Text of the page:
Examination of leaf and stem tissues in a broad range
of genera resulted in the discovery and analysis of a novel tracheid type
termed Wide-Band Tracheids (WBTs; the term is derived from the comparatively
wide secondary wall) in derived genera of Aizoaceae, Cactaceae and Portulacaeae
(Caryophyllales). In Aizoaceae, WBTs are only found in genera of Ruschioideae;
in Cactaceae, WBTs are found in xylem of leaves and stems in genera of
Opuntioideae and Cactaceae. However, in the genus Anacampseros
(Portulacaceae), WBTs are found in leaf xylem, but not as part of the
xylem of the stems and instead, WBTs are found in piths and rays. It was
hypothesized that the wide secondary wall prevents primary wall contact
during extreme water stress and thus WBTs were thought to differentiate
in response to water-stress. In order to determine what factors cause
WBT initiation and differentiation, seedlings of Anacamperos rufescens
(Portulacaceae) were exposed to varying light intensities that mimicked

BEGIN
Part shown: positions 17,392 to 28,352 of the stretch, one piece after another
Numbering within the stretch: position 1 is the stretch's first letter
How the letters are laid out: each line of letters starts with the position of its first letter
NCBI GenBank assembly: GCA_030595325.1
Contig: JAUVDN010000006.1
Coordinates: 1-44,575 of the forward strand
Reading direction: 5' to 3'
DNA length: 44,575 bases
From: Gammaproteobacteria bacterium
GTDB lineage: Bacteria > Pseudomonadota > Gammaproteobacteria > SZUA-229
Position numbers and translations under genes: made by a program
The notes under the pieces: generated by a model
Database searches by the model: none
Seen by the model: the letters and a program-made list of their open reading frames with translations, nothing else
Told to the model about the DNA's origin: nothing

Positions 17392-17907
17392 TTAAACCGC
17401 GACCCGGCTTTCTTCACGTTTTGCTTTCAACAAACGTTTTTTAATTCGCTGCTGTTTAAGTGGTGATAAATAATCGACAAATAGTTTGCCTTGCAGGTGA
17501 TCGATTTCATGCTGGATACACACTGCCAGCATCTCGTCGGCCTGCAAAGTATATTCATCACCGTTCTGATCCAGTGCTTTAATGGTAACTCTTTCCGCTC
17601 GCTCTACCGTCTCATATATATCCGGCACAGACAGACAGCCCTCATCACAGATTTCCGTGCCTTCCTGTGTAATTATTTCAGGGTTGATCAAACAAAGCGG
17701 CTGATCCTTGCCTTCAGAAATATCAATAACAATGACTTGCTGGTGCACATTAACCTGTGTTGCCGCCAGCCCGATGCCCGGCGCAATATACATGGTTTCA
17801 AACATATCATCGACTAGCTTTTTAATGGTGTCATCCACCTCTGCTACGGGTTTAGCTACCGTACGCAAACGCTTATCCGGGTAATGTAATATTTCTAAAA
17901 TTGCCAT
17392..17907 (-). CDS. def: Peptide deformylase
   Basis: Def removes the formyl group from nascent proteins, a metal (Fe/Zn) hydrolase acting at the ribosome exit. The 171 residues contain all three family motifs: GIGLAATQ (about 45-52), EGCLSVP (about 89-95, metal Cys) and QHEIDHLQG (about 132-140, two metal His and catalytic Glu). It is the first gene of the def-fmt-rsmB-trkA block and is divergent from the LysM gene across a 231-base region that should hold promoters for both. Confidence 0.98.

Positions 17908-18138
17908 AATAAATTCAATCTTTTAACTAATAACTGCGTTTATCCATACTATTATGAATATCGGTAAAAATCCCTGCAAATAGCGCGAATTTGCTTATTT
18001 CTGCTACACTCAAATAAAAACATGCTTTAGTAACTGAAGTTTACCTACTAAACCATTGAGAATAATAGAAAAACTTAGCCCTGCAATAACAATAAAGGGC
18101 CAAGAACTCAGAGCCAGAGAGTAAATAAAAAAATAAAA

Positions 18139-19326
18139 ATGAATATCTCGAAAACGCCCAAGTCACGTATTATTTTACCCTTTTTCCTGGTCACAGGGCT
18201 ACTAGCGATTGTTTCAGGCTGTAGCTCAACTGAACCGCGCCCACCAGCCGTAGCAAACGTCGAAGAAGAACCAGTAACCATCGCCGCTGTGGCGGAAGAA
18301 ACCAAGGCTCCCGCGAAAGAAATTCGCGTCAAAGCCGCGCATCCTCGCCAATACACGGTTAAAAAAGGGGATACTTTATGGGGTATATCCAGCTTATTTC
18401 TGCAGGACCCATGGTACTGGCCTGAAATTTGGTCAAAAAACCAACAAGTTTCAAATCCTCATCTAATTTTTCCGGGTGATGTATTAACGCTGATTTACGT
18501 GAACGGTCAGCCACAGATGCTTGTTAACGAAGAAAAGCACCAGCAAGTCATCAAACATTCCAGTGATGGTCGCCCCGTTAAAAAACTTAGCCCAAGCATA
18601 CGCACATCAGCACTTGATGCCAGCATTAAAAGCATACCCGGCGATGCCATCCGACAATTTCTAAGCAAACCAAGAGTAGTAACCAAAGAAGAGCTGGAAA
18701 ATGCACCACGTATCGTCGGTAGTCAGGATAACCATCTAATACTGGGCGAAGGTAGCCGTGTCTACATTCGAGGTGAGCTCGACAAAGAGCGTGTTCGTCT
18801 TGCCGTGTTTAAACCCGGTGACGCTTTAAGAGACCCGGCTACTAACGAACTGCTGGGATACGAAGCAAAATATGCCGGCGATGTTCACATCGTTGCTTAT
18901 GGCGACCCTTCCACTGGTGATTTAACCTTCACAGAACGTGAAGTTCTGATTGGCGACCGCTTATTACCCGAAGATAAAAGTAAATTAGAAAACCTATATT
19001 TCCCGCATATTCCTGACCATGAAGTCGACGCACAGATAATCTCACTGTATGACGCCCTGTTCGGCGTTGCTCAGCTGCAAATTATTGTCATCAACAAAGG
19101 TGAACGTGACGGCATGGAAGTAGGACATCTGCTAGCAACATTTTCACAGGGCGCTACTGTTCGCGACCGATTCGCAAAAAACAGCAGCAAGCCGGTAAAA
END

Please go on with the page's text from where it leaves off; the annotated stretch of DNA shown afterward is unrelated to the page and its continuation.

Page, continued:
spring and summer light levels found in southern Africa. In this experiment,
results show that WBTs are generally formed in advance of probable water-stress
event times. Furthermore, the number of WBTs are directly correlated to
the intensity of light received as a seedling; however, the mean WBT size
remained relatively unchanged, presumably due to a rigid genetic control.
Results suggest that, in Anacampseros rufescens, the later a seedling
germinates, the greater the number of WBTs differentiate, which pre-adapts
the plant for future water-stress events.
James Victor Landrum , 2008. Wide-Band Tracheids from a Southern African Succulent and Their Responses to Varying Light Intensities: A Pre-Adaptation for Future Water Stress?. International Journal of Botany, 4: 99-103.